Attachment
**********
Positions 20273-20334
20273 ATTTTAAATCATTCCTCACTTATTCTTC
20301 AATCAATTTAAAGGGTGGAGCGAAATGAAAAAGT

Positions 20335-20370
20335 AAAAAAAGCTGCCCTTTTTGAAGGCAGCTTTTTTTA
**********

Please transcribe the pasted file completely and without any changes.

Positions 20273-20334
20273 ATTTTAAATCATTCCTCACTTATTCTTC
20301 AATCAATTTAAAGGGTGGAGCGAAATGAAAAAGT

Positions 20335-20370
20335 AAAAAAAGCTGCCCTTTTTGAAGGCAGCTTTTTTTA